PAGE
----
The Blazes Are Knee-High: Mt. Liberty via Liberty Spring Trail 03/20/2010

I climbed Mt. Liberty on the Franconia Ridge today.  The weather felt like spring, warming from the high 30’s into the 50’s.  The trail condition was lousy from top to bottom, although easily navigable.  The trail started out as mushy mud or water sodden leaves with icy patches here and there.  With elevation gain, the trail eventually became snow-covered, with the snow pack getting deeper the higher I went.  By the time I was up on the ridge, the blazes were about knee-high.

I wore a mix of bare boots, microspikes, and snowshoes.  There was no one right answer, although crampons were not necessary anywhere.  The snow was a slimy mashed potato mess much of the time.  I got by with microspikes mostly, but found that straying too far to the left or the right of the packed trail center led to postholes.

The summit was pleasant.  On the actual summit boulder, the wind was brisk, but felt warm.  Ten feet away, there was hardly any wind at all.  I changed shirts right there at the top and spread out my softshell to air a bit, and never felt cold.  I took a number of pictures, but many of them weren’t great.  Because of the thin cloud cover, the light washed out some of the shots.  Still, I grabbed a number of frames I’m happy with.

I considered going over to Flume, but I was pretty wiped out.  Climbing up onto the ridge was tough, and I didn’t want to add another 2 miles and I think additional 1,000 feet of vertical to the climb.  Eight miles was plenty.  Yes, I wanted to bag Flume too, but I was (as usual) hiking solo, and mentally just wasn’t up to it.  That’s in contrast to Osceola / East Osceola, where I was ready to go all the way to Osceola right from the beginning.  In hindsight, that was the right call.  I am absolutely wiped out now.  I feel as if I did more than just eight miles.

Mt. Liberty summit, with Cannon cliffs to the left and Mt. Lincoln to the right.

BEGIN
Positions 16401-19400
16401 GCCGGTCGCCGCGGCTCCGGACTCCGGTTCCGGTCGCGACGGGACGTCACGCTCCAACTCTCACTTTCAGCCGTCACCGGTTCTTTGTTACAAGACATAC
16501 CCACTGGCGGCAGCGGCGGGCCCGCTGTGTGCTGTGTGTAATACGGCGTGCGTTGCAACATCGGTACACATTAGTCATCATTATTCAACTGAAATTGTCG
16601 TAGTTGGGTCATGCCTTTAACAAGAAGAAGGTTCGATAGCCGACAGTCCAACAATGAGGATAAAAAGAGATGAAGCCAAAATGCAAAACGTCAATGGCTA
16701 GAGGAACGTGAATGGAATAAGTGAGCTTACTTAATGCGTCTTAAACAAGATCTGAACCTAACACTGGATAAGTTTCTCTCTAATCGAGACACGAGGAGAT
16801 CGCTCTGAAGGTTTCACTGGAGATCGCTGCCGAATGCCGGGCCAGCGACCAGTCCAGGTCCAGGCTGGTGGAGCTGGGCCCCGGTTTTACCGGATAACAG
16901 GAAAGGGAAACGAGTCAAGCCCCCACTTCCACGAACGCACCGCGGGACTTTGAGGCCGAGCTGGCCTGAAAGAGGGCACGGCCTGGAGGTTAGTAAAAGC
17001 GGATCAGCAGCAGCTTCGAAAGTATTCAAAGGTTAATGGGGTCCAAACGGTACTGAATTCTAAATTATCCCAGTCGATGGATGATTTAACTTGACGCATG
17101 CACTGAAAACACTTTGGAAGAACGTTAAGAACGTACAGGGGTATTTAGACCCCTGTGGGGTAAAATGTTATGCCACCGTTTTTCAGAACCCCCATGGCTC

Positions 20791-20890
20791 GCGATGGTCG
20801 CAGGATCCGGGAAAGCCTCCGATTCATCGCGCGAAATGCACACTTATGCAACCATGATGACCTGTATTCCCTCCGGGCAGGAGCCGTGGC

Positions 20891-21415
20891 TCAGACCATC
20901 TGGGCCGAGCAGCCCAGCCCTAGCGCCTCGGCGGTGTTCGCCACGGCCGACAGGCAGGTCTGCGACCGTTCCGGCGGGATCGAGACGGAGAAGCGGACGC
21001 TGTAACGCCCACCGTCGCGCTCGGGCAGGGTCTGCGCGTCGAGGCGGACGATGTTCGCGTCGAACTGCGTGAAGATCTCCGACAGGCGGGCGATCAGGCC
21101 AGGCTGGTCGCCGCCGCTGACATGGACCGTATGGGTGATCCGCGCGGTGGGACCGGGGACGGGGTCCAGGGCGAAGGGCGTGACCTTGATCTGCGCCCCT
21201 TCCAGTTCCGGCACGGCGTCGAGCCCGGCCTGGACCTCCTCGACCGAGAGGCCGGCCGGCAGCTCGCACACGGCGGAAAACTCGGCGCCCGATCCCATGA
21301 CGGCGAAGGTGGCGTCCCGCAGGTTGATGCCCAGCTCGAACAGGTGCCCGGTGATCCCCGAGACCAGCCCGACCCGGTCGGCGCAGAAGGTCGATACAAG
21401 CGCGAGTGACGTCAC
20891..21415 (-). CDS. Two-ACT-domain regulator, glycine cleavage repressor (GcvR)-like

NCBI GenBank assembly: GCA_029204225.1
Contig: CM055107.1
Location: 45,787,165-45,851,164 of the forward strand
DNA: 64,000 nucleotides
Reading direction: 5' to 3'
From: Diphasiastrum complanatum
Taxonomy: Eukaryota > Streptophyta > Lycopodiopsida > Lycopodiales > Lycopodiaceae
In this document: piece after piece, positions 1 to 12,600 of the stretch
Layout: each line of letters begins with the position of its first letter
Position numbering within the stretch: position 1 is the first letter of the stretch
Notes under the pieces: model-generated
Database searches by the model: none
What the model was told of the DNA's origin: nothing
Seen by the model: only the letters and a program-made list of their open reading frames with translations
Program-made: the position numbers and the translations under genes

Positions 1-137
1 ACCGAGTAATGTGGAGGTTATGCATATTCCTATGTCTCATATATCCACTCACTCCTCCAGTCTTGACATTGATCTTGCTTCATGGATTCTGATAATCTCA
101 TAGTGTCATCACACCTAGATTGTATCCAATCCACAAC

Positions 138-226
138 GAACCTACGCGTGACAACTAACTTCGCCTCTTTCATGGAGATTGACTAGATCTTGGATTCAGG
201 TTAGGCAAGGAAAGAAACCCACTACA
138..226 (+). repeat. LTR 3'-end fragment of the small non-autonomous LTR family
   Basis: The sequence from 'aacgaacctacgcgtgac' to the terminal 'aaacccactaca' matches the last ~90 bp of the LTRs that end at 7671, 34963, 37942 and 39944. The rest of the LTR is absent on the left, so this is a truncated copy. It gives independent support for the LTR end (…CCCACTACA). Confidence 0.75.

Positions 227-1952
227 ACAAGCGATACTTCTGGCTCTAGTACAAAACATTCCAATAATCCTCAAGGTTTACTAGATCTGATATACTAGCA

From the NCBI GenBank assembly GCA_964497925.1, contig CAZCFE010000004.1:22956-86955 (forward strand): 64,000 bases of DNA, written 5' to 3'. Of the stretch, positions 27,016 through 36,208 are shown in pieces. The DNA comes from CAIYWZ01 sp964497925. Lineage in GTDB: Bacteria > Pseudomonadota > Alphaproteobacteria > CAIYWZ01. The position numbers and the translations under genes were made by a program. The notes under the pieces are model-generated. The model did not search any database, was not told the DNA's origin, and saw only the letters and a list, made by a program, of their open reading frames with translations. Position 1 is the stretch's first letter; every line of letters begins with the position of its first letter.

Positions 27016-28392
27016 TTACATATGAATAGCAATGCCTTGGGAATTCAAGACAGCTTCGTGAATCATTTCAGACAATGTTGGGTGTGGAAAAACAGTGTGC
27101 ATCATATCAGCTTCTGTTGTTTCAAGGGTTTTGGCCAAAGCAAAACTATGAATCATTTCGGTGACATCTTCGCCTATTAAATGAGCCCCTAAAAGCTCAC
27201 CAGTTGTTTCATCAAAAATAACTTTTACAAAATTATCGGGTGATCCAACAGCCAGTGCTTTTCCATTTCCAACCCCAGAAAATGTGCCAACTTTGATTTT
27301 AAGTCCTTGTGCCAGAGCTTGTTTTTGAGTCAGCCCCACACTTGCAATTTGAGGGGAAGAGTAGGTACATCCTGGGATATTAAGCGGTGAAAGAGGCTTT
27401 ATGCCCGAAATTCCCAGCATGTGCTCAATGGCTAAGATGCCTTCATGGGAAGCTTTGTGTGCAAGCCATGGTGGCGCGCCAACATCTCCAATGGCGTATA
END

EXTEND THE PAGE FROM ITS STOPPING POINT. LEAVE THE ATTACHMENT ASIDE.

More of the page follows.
Mt. Liberty summit, with Cannon cliffs in the background.

Mt. Liberty summit, with Franconia Ridge trail following the line of snow.  Mt. Lincoln rises above.

Mt. Moosilauke, as seen from Mt. Liberty summit.

Mt. Flume as seen from Mt. Liberty summit.  I couldn’t face dropping into that col today.

Cannon Mountain and Cannon cliffs as seen from Mt. Liberty summit.

Obligatory pack shot, at about 2,000 feet along the Liberty Spring trail.  The white blaze on the tree indicates that this is part of the Appalachian Trail.

The largest stream I crossed along Liberty Spring trail.

Lots of snow melt resulted in all kinds of streams cascading down the mountain.


3 thoughts on “The Blazes Are Knee-High: Mt. Liberty via Liberty Spring Trail 03/20/2010

  1. Ethan, love the pictures. Looks like you had some great views! I love Franconia Ridge, and have hiked it many times. I may even like it better than the Presidentials. My last hike up there was in early October, with my brother and his boys. We started north and planned to hike south to Washington, but an early snowfall covered us in about 8 inches of the white stuff over night, and visibility was pointlessly poor in the morning. Oh, and we were miserably frozen all night, with temps dropping to about 8. Our bags and tents are only 3 season rated…
    Anyway, nice to stumble upon some of your blogs. I wish I were as diligent in keeping mine up to date as you seem to be.

Leave a Reply

Fill in your details below or click an icon to log in: Logo

You are commenting using your account. Log Out /  Change )

Google+ photo

You are commenting using your Google+ account. Log Out /  Change )

Twitter picture

You are commenting using your Twitter account. Log Out /  Change )

Facebook photo

You are commenting using your Facebook account. Log Out /  Change )


Connecting to %s